As deadly storms battered southern states, including Alabama, five people died in a tornado that destroyed houses, splintered trees. Crumpled businesses, blaring tornado sirens, and howling winds swept through areas of western Georgia early Friday.

Strong tornado ripped Alabama and Georgia

Tornado Outbreak Hardly Hits Alabama and Georgia, At Least 5 Dead
(Photo : The Hill/ Twitter Screenshot)
Tornado Outbreak Hardly Hits Alabama and Georgia, At Least 5 Dead

According to meteorologists, a massive, dangerous tornado ripped through metro Atlanta's Coweta County about midnight Friday, prompting a tornado warning for the city of Newnan and nearby communities. Several alerts of fallen trees and power lines were received, as per CNBC.

Newnan police requested people to "get off the roads," adding that emergency crews were surveying the area. According to the agency, the storm wiped out Newnan Utilities' phone and internet systems. Still, they were "well aware of downed cables, gas leakage, and several impassable highways," according to the company.

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No deaths were immediately confirmed, according to Newnan Mayor Keith Brady. The powerful storm came after a pair of tornadoes passed through Alabama on Thursday, including one that flew about 100 miles through the state, the officials said.

Calhoun County Sheriff Matthew Wade said five people died in a tornado that destroyed a diagonal path through the county, mainly impacting rural areas, potentially preventing the death toll from being higher. "Our hearts, minds, and hopes are with the victims, and we will do whatever we can to let them know we love them," Wade said at an evening press conference.

John De Block, a meteorologist with the National Weather Service in Birmingham, said several tornadoes formed from a "supercell" of storms that later passed into Georgia. Due to the damage, many school districts were closed or delayed on Friday. Vast areas of Shelby County near Birmingham, Alabama's largest city, were severely affected.

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Georgia town described as 'war zone' after a tornado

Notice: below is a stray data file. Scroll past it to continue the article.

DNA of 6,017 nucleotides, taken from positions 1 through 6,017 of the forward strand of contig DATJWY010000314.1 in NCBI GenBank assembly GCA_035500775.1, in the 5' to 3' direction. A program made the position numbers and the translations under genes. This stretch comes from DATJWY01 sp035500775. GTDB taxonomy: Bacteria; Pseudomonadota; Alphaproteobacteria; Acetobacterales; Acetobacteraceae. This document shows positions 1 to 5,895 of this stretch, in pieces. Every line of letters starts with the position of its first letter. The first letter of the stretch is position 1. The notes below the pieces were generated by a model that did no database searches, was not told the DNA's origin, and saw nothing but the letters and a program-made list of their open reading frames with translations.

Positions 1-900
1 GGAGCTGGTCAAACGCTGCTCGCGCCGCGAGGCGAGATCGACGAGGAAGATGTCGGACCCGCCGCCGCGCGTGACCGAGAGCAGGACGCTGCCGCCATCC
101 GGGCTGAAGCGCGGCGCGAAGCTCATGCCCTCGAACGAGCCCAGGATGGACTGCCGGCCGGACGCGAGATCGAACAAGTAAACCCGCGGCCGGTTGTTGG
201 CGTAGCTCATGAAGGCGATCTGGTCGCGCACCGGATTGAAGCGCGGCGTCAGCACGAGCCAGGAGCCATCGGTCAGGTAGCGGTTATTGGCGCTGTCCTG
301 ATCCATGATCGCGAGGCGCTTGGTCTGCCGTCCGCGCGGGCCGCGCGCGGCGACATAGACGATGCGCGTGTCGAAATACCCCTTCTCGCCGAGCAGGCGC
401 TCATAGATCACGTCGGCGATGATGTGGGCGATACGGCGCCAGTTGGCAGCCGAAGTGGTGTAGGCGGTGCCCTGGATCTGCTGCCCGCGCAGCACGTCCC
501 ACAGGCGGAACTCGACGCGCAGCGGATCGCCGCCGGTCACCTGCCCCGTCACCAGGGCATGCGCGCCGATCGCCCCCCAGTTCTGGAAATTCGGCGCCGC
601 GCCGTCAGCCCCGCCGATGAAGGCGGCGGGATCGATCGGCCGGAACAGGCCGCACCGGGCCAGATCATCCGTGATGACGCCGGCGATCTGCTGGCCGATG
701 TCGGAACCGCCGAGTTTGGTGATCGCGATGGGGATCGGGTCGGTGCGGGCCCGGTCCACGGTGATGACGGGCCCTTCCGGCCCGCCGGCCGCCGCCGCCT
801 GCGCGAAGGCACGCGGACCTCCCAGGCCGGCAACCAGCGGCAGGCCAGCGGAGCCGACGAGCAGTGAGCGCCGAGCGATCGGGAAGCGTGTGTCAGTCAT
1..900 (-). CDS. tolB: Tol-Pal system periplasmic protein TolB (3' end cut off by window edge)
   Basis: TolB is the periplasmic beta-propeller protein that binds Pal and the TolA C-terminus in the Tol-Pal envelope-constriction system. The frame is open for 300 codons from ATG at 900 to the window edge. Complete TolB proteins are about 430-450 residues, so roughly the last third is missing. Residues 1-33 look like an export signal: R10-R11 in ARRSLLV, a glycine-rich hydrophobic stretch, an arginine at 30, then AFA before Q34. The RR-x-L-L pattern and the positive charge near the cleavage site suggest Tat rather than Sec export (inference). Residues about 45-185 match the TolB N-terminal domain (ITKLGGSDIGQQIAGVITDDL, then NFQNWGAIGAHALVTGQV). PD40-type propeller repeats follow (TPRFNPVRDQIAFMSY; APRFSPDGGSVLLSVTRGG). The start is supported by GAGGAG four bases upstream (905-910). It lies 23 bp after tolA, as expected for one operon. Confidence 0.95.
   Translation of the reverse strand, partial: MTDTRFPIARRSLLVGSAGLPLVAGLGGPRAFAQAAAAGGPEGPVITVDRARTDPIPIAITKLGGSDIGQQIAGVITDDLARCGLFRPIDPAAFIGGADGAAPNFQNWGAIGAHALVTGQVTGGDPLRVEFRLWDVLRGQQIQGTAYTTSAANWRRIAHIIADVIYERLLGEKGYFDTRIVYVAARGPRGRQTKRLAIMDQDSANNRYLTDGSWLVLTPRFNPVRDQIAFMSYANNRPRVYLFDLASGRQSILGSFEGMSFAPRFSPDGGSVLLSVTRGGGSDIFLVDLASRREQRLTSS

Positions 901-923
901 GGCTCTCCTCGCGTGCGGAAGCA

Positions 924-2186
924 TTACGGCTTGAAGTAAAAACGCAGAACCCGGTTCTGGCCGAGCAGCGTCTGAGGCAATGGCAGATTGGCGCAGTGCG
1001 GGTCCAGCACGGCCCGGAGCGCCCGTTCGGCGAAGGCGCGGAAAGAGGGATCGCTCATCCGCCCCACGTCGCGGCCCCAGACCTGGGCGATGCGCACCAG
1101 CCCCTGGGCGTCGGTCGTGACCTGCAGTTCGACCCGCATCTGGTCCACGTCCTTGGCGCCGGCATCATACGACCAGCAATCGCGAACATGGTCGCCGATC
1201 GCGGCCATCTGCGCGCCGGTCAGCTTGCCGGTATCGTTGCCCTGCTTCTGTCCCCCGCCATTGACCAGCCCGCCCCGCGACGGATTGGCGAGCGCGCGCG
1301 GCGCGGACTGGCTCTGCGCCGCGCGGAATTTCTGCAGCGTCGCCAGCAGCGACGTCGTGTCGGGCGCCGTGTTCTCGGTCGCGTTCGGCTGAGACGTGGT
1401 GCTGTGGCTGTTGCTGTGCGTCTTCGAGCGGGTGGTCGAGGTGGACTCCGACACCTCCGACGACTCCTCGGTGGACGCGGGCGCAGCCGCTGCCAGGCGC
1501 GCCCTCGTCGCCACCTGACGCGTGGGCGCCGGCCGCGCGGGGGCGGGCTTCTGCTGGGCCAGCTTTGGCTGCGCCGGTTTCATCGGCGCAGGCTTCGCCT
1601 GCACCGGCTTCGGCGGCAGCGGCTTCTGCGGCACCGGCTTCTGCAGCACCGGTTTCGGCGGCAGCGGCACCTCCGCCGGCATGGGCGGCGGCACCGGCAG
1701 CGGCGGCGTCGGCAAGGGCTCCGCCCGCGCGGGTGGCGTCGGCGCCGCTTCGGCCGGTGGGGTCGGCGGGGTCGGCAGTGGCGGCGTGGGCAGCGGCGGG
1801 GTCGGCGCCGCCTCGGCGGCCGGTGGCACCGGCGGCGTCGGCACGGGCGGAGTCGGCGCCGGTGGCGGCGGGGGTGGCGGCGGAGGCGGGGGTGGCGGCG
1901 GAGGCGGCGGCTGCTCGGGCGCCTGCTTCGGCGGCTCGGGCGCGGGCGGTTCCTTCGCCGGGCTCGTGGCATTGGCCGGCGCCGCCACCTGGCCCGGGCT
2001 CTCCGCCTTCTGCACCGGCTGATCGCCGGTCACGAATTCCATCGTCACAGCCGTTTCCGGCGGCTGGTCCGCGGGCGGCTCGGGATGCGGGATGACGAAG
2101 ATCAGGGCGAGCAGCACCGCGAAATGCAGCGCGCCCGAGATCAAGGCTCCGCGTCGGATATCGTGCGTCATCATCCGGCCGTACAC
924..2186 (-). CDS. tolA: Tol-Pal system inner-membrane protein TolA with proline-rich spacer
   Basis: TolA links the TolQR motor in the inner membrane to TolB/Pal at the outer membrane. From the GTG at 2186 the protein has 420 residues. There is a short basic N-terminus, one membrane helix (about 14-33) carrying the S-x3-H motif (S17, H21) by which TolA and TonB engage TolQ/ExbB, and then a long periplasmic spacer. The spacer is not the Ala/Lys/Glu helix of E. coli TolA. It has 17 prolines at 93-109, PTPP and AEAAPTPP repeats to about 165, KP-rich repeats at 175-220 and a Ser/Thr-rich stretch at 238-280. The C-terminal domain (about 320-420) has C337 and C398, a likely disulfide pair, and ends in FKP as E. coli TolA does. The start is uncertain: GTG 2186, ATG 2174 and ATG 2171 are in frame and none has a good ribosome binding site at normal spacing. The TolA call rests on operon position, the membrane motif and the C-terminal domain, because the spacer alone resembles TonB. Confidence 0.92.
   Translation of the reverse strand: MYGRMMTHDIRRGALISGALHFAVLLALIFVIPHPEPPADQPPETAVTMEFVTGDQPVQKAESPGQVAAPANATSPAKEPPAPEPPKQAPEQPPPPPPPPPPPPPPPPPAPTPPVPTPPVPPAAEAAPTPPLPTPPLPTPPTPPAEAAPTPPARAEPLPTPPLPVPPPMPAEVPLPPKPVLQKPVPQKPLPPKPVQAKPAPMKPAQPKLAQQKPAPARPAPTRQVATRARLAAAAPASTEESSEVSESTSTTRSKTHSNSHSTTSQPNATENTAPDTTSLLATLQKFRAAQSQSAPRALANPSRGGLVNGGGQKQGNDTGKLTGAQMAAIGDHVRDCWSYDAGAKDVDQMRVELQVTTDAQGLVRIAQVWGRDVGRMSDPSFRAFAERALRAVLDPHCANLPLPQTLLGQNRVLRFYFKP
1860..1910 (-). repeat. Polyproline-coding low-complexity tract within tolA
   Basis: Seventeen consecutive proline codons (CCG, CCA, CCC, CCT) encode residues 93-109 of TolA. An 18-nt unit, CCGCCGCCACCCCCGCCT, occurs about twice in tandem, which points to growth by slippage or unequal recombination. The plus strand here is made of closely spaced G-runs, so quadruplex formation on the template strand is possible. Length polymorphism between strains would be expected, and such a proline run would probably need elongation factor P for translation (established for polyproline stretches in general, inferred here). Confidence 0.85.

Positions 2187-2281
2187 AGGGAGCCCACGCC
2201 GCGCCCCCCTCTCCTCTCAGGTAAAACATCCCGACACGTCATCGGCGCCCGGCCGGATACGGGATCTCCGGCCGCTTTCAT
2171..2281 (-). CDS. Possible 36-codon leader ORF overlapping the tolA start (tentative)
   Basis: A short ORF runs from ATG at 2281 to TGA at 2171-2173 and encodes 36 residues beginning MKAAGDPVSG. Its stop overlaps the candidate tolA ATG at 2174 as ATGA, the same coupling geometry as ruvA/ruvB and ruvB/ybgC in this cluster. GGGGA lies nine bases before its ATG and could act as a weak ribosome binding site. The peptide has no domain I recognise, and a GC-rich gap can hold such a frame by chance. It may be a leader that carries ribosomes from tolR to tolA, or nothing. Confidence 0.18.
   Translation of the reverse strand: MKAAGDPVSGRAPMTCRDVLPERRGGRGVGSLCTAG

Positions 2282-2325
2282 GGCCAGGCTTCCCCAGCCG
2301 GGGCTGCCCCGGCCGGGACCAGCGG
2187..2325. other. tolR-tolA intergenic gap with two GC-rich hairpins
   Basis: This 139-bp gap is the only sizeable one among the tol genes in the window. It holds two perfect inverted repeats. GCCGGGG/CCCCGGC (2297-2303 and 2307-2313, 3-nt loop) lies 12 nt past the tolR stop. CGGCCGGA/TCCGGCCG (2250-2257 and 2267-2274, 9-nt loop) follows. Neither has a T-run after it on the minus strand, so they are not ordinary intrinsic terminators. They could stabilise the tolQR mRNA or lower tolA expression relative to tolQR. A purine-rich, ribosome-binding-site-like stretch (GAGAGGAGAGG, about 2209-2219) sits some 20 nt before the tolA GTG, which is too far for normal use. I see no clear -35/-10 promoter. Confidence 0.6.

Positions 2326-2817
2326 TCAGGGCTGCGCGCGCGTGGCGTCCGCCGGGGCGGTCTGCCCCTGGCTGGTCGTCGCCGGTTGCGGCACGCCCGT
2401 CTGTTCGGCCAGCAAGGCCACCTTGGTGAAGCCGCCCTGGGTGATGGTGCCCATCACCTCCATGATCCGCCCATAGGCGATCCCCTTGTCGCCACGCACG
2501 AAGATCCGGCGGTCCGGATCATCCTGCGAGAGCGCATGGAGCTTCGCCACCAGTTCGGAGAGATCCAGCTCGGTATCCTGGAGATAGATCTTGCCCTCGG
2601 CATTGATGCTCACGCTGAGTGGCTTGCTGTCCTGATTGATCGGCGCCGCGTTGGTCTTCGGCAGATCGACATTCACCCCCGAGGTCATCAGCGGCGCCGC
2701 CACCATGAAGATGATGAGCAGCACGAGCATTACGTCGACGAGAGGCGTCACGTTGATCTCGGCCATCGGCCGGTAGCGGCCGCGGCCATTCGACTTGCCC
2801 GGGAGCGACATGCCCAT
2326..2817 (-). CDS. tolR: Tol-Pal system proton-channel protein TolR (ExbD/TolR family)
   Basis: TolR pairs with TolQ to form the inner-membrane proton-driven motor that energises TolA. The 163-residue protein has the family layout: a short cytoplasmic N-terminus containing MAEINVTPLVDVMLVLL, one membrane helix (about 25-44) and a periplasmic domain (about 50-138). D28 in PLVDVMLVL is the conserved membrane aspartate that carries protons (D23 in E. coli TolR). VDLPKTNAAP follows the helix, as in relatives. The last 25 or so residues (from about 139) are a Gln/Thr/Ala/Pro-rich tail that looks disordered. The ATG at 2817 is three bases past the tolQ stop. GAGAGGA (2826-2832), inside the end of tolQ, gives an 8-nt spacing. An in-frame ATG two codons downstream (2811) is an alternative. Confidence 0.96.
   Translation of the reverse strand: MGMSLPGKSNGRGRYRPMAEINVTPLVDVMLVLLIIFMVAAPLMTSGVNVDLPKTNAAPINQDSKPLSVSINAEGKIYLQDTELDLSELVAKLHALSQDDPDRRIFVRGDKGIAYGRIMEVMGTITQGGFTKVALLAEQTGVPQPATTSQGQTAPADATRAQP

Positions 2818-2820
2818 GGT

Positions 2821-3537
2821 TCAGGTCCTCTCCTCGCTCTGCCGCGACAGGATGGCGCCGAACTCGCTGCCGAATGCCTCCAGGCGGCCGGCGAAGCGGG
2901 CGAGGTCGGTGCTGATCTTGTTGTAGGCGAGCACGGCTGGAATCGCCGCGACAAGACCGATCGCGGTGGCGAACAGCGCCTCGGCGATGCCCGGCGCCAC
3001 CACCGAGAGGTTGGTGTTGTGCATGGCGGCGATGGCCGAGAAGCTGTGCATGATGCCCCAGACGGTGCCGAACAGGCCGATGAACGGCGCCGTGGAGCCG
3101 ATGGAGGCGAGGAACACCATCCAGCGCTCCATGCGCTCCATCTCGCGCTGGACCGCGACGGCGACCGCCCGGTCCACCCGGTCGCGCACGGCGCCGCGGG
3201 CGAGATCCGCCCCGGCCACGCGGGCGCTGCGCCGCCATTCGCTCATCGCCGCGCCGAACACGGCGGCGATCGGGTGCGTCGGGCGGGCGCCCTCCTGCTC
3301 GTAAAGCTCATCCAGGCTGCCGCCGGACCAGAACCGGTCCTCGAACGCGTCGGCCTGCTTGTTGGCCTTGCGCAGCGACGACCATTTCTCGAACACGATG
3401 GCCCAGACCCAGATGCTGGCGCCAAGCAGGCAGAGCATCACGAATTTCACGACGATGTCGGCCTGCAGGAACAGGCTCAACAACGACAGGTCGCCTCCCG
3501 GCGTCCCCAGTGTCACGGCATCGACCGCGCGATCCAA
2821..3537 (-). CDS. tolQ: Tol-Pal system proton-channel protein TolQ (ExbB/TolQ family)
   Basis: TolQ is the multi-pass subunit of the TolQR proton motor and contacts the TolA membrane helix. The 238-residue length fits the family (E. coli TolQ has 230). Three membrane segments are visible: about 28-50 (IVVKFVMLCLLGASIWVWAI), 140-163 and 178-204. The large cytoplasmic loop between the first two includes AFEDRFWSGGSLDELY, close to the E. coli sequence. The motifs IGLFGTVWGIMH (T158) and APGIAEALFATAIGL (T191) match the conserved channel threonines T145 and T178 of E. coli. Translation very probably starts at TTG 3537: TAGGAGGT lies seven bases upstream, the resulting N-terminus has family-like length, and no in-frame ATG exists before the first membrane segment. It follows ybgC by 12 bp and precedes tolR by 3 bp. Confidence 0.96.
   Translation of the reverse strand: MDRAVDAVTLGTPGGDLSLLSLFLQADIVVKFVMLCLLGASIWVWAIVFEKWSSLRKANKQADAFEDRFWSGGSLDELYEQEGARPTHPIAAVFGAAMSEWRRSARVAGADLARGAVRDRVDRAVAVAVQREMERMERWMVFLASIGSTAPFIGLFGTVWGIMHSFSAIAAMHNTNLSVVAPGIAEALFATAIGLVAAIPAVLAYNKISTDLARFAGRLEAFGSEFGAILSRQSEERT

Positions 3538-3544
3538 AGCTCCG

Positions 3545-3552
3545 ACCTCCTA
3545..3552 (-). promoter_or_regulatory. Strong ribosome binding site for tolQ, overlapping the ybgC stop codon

According to FOX 5 in Atlanta, the destruction included destroyed houses and fallen trees. Several residents were injured, and one man died of a heart attack, according to reports. The devastation was characterized as a "war zone" in many social media posts.

Due to extensive storm damage in many parts of the state, Newnan High School tweeted that all Coweta County Schools would be closed on Friday. WSB confirmed that several viewers said the high school was severely damaged.

According to a WSB reporter, the Newnan town square communities suffered the most destruction, with many trees and powerlines down. Early Friday, a series of tornadoes created by early spring "super cell" storms swept across Alabama and Georgia. Tornadoes took the lives of at least five people in Alabama, riddled with wrecked houses, splintered trees, and crumpled businesses.

The severe weather that swept Alabama areas and the area marked the most dreaded part of springtime in the Deep South: tornado season. With electricity knocked out to tens of thousands and residents now tasked with removing debris and rebuilding. 

Though Alabama seemed to be the hardest hit by Thursday's tornadoes, forecasters cautioned of dangerous thunderstorms, flash floods, and potential tornadoes from eastern Mississippi to western Georgia and northward into Tennessee and Kentucky. During the night, flash flood warnings and alerts were also issued for the western Carolinas.

In east Alabama, the deaths were confirmed in Calhoun County, where one of the multiple twisters sprang from a "super cell" of storms that later moved into Georgia, said John De Block, a meteorologist with the National Weather Service in Birmingham.

In addition to the deaths in Alabama, a storm-related death occurred in Mississippi on Wednesday. Ester Jarrell, 62, was killed when a massive tree dropped on her mobile home in Wilkinson County after heavy rain soaked the ground, Fox News reported.

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